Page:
August 27, 2020 by Greg Meckbach
An Ontario court has ruled against an insurer’s attempt to dismiss a lawsuit in which an argument was made that the woman on the receiving end of a hit-and-run could have reasonably done more to get the driver’s information.
In a recent Ontario Superior Court of Justice ruling, Justice James Stribopoulos declined to summarily dismiss a lawsuit filed by Elizabeth Lamb against Co-operators General Insurance Co. Whether The Co-operators has to pay out on the claim still has to be determined by trial. What Lamb v. Co-operators General Insurance Co. does mean is that that Stribopoulos has found there is a genuine issue regarding trial. One issue is whether it was reasonable for Lamb to have failed to get the allegedly at-fault driver’s information.
Lamb might be able to make a claim under the family protection endorsement of her husband’s auto policy. Ontario’s O.P.C.F. 44R Family Protection Coverage endorsement gives a client and their spouse coverage if they are struck by an uninsured or unidentified automobile. In essence — in the case of a hit-and-run — it lets the client sue a John Doe defendant and then recover from the client’s own accident benefits insurer what a judge would have awarded in a tort case.
Lamb’s situation, The Co-operators argued, was not a case where either the owner or driver of the vehicle that struck her “could not have been ascertained through reasonable means.”
The vehicle did initially stop and the driver got out, but in his Aug. 19 ruling, Justice Stribopoulos said it was not reasonable under the circumstances to hold Lamb accountable to get the other driver’s information.
On Aug. 14, 2015. Lamb was riding her scooter — which does not have a seat — on her way to meet her husband and a friend for her husband’s birthday at a pub in Brampton. She stopped at an intersecting traffic throughway that runs north and south through the plaza parking lot. She could see a mini-van double-parked in front of cars in designated parking spots across from her.
With her way appearing clear, she proceeded forward on her scooter. But a car emerged from behind the double-parked vehicle and hit her right arm, sending her flying to the pavement. A witness said Lamb flew four to five feet.
“Unbeknownst to her at the time, a bone in her knee was fractured. Immediately after the accident, she was in considerable pain and very likely in shock,” wrote Justice Stribopoulos.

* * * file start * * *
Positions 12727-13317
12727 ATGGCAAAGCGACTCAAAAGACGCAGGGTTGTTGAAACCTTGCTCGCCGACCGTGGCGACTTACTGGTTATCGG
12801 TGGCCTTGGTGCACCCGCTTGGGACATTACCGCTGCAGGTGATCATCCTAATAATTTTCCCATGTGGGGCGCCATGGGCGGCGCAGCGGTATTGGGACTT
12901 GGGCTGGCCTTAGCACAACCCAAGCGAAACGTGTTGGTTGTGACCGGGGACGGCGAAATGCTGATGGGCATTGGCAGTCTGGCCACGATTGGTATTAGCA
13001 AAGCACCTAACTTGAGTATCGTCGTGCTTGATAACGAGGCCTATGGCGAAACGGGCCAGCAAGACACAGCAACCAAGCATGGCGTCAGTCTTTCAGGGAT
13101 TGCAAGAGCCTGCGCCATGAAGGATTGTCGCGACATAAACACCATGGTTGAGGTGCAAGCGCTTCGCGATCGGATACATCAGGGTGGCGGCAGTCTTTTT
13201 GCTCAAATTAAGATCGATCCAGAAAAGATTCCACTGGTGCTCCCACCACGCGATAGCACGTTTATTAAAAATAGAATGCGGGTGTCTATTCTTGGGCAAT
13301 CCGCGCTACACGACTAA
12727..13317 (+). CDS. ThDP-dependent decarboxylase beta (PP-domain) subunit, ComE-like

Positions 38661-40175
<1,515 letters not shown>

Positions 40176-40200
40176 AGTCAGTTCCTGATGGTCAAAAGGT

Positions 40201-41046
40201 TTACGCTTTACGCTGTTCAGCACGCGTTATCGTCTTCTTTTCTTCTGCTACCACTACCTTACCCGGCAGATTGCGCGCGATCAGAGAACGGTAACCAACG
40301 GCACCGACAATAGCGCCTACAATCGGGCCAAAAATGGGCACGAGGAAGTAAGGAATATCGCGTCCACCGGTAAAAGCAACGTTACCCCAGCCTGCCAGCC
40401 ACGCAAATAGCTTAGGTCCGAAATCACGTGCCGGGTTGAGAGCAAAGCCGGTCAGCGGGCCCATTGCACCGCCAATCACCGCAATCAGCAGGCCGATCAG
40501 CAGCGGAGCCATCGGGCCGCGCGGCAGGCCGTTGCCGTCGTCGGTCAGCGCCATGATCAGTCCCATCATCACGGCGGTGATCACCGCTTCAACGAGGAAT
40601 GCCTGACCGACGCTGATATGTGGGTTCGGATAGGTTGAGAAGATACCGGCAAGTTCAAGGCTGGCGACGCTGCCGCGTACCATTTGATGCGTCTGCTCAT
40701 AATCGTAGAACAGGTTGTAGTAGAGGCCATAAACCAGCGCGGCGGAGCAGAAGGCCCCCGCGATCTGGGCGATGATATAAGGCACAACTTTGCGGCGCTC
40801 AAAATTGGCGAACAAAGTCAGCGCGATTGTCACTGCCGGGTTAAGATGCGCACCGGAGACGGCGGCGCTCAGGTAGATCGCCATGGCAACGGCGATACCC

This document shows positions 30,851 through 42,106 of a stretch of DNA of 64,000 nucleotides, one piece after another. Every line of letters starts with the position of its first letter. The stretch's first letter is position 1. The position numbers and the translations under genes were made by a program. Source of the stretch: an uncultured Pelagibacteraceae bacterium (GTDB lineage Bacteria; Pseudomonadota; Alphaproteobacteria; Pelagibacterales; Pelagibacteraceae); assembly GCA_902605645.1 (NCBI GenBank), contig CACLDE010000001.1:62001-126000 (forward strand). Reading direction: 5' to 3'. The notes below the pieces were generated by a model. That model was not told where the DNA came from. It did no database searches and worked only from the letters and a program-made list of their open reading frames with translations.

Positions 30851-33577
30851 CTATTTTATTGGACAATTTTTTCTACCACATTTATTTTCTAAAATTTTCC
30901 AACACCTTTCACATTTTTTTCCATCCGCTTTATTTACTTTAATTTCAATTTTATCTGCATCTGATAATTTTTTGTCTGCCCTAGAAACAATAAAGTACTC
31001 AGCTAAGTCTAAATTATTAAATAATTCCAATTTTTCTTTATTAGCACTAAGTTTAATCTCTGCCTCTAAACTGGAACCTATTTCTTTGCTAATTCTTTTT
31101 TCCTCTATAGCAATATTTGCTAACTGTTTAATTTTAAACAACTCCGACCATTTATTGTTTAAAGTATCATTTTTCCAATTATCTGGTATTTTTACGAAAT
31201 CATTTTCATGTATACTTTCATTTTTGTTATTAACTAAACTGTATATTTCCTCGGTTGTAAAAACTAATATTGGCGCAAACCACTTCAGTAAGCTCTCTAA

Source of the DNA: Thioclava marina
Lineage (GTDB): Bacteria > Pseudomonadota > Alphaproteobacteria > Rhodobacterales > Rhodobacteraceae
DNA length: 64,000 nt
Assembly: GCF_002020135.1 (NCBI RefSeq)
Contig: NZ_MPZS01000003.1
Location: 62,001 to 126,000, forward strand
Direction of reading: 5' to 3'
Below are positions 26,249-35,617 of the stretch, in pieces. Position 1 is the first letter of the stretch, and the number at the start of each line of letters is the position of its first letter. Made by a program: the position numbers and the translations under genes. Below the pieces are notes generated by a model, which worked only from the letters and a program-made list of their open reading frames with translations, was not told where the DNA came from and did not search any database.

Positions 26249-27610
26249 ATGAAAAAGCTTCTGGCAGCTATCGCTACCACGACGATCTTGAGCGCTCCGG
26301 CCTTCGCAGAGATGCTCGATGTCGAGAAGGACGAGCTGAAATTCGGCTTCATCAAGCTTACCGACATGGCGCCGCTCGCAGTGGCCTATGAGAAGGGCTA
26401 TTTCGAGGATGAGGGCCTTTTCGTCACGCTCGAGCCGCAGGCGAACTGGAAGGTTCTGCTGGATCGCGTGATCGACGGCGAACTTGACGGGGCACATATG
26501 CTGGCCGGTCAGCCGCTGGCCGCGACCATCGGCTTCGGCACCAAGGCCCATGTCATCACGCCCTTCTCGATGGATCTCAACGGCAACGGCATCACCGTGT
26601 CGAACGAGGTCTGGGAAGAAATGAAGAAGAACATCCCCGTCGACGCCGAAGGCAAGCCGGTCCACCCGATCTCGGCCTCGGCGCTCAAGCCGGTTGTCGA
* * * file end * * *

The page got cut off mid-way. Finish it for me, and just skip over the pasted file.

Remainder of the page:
Witnesses said the vehicle stopped, the driver got out and examined his own vehicle for damage. Meanwhile, Lamb’s husband and the friend helped her into the pub.
She conceded on cross-examination that while the driver was outside and surveying the damage to his vehicle, she would have had the opportunity to ask for his contact information. “Pressed about her failure to do so, she testified: ‘I was in shock. I just got hit by a car,’ ‘everything was so fast,’ and ‘I was worried about what happened to me,’” wrote Justice Stribopoulos.
“The question is not whether it was possible for Ms. Lamb to identify the driver or record his license plate. Instead, it is whether her failure to do so was unreasonable in the circumstances, which necessarily takes into account her condition in the aftermath of the accident,” wrote Justice Stribopoulos.
When the Co-operators initially denied Lamb’s claim, it took the position that she was 100% liable for any damages or injuries.
In arguing the case should be dismissed, The Co-operators suggested that by moving Lamb inside the pub from where she was lying on the roadway, her husband and the friend “implicitly communicated to the driver that he was free to leave,” Justice Stribopoulos wrote.
Justice Stribopoulos disagreed, suggesting the unidentified driver committed a crime by leaving the scene.
“A driver has a legal duty to stop his vehicle after an accident, provide his name and address and offer assistance to injured persons.”
Feature image via iStock.com/martin-dm